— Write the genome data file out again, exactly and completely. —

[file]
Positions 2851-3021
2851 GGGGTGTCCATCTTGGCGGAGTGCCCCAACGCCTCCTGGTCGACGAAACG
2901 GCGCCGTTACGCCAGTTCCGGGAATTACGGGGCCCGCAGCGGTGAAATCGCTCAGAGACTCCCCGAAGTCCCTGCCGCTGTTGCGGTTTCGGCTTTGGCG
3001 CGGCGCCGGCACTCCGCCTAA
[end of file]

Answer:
Positions 2851-3021
2851 GGGGTGTCCATCTTGGCGGAGTGCCCCAACGCCTCCTGGTCGACGAAACG
2901 GCGCCGTTACGCCAGTTCCGGGAATTACGGGGCCCGCAGCGGTGAAATCGCTCAGAGACTCCCCGAAGTCCCTGCCGCTGTTGCGGTTTCGGCTTTGGCG
3001 CGGCGCCGGCACTCCGCCTAA